Next, an auxiliary magnetic layer 14 functioning as a masking layer was formed on the reproducing layer 13. The auxiliary magnetic layer 14 was formed out of rare-earth transition-metal amorphous film GdFe having in-plane magnetization at room temperature. The film thickness was 15 nm. The formation of the auxiliary magnetic layer 14 involved co-spattering targets of Gd and Fe, and so adjusting the composition that the Curie temperature is about 150 degrees. The auxiliary magnetic layer 14 serves to improve the reproducing resolution by sharpening (steepening) the change of the direction of the magnetization of the reproducing layer 13 from the in-plane direction to the perpendicular direction with respect to the temperature gradient formed by reproducing laser beams.

A second dielectric layer 15 was formed on the auxiliary magnetic layer 14. This dielectric layer 15 was formed out of SiN and had a thickness of 5 nm. The dielectric layer 15 is a layer for magnetostatically coupling the reproducing layer 13 and recording layer 16 together.

A recording layer 16 was formed on the second dielectric layer 15. The recording layer 16 was formed out of rare-earth transition-metal amorphous film TbFeCo having perpendicular magnetization. The film thickness was 50 nm. The formation of the recording layer 16 involved co-spattering targets of Tb and Fe90CO10 alloy, and controlling the ratios between the electric powers for the targets to so adjust the composition that the compensation temperature is about 75 C. and that the Curie temperature is about 250 C.

Next, a magnetic capping layer 17 was formed on the recording layer 16. The capping layer 17 was formed out of rare-earth transition-metal amorphous film GdFeCo having in-plane magnetization at room temperature. The film thickness was 5 nm. The formation of the capping layer 17 involved co-spattering targets of Gd and Fe80CO20 alloy, and controlling the ratios between the electric powers for the targets to so adjust the composition that the Curie temperature is 300 C. or higher. The magnetic characteristic of the capping layer 17 was so adjusted that the perpendicular anisotropy energy and the counter-field energy are equivalent to each other for easy rotation of magnetization along an external magnetic field.

Next, a third dielectric layer 18 was formed on the magnetic capping layer 17. This dielectric layer 18 was formed out of SiN and had a film thickness of 20 nm.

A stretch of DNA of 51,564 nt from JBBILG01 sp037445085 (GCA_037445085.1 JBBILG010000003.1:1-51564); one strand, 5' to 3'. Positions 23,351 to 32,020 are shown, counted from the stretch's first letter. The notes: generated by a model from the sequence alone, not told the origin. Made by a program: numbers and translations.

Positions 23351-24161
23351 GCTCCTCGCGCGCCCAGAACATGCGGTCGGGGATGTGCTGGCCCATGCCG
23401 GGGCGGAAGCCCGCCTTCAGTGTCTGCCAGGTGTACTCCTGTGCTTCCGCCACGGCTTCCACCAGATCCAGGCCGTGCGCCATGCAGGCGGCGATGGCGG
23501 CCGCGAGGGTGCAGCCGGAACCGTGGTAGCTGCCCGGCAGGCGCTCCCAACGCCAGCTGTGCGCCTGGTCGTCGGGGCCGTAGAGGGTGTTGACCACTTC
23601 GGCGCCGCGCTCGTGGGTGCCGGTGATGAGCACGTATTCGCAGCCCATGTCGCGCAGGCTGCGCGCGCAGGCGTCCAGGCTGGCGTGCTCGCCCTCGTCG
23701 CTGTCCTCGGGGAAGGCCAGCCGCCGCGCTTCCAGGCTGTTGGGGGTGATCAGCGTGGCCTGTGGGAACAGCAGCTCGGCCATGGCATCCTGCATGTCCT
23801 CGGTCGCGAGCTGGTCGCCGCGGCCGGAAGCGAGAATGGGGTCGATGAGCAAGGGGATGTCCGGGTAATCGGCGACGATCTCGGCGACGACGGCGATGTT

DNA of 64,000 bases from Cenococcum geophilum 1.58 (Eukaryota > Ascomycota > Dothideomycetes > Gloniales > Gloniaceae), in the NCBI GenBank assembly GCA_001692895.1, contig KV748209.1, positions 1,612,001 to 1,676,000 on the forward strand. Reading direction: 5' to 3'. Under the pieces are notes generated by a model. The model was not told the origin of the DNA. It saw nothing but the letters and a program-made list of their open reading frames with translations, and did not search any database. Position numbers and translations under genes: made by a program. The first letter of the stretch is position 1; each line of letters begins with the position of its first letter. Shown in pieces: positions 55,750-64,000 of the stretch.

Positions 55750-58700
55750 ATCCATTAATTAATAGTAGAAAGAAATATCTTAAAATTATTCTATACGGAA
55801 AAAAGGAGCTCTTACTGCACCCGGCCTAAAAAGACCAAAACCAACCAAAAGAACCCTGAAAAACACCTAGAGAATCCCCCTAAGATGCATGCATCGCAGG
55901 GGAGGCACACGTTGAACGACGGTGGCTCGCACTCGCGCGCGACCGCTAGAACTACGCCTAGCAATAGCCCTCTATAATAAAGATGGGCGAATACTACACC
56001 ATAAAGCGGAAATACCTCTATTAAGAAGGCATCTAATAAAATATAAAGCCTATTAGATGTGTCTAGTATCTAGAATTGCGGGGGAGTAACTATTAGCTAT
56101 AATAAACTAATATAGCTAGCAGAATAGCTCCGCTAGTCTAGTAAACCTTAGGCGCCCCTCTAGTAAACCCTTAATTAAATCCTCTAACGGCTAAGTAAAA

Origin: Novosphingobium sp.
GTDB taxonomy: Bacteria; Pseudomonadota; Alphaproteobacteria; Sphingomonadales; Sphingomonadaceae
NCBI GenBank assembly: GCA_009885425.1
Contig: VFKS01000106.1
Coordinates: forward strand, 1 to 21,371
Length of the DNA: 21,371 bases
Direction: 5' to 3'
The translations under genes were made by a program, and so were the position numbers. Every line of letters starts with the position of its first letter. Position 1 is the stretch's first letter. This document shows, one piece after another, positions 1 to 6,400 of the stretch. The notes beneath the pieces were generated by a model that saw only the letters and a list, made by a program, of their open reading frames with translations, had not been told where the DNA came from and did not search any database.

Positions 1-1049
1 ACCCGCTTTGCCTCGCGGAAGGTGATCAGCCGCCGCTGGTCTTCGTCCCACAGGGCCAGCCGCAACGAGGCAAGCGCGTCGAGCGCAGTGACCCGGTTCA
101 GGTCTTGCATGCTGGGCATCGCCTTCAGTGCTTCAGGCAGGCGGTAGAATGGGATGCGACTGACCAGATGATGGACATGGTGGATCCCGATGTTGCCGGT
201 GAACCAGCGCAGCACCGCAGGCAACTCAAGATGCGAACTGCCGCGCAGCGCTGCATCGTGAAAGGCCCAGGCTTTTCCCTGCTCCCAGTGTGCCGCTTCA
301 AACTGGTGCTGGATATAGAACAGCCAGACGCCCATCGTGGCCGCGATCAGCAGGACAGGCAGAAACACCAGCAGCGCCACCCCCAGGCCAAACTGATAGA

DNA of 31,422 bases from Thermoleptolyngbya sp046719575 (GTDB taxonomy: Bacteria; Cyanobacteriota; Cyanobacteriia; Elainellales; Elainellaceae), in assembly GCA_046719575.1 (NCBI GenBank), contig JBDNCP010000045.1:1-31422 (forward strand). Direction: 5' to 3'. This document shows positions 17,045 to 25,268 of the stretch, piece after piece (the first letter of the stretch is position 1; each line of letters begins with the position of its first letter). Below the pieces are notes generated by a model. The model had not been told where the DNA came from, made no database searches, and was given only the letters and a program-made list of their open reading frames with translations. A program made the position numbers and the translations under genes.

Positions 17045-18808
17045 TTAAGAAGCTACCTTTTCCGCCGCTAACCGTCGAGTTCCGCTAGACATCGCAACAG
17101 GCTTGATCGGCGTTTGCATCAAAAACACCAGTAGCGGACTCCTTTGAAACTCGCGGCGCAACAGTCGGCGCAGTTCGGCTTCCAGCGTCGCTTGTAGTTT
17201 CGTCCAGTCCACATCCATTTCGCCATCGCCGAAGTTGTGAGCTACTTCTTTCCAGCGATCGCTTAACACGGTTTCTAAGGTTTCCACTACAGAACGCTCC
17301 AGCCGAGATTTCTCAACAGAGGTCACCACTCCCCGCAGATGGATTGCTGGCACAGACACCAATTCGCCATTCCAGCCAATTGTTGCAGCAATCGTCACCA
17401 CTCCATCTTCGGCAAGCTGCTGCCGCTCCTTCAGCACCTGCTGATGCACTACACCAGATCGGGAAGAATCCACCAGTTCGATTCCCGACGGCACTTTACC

Next, a radiating layer 19 was formed on the third dielectric layer 18. The radiating layer 19 was formed out of Al97Ti3 and had a film thickness of 40 nm. Like the dielectric layer 18, the radiating layer 19 serves to control the heat distribution effected by laser beams.

Finally, a protective layer 20 was formed to protect all of the layers 12 through 19 from oxidation or other chemical corrosion and the contact with a magnetic head. The formation of the protective layer 20 involved spin coating with acrylic ultraviolet-curing resin (UV resin), and curing it with an ultraviolet exposure apparatus. The spin coating included the step of dropping the UV resin at a radial position R=13.4 mm (discharge time=0.8 second) while rotating the substrate at a speed of 95 rpm, the step of subsequently rotating the substrate for 3 seconds, the step of subsequently rotating the it at a higher speed of 5,000 rpm for 1 second, and the step of finally rotating it at an even higher speed of 6,000 rpm for 1 second. The spin coating under these conditions produces a protective layer, as shown in FIG. 18, which has a thickness of 7.5 microns at the recording region of the disk and a height of 7.0 microns at the edge of the disk.

The hub 3 is a magnetic clamping hub made of a material that can be attracted by a magnet. As shown in FIGS. 17A and 17B, the hub 3 has a convex central portion, and consists of a central flat portion 3 a, a flange 3 c, and an inclined portion 3 b between the portions 3 a and 3 c. In FIG. 17B, the angle of inclination φ between the inclined portion 3 b and flat portion 3 a is about 145 degrees. The hub 3 had an outer diameter of 31.72 mm (26% of the disk diameter). As shown in FIG. 17A, the hub 3 is mounted movably on the substrate 1. The hub 3 was made of SUS430. The contact area Y between the substrate 1 and hub 3 is 1.725 cm2 (Y/X=0.015).

The ratio of Y/X=0.015 made it possible to secure frictional force between the substrate and the hub, preventing them from slipping on each other while rotating. This restrained the substrate from irregularly rotating. In addition, this increased the substrate holding force against the substrate surface vibration generated by the irregular rotation and/or the turbulence caused in the cartridge by the rotation of the substrate. Consequently, the influence of the vibration and turbulence was decreased.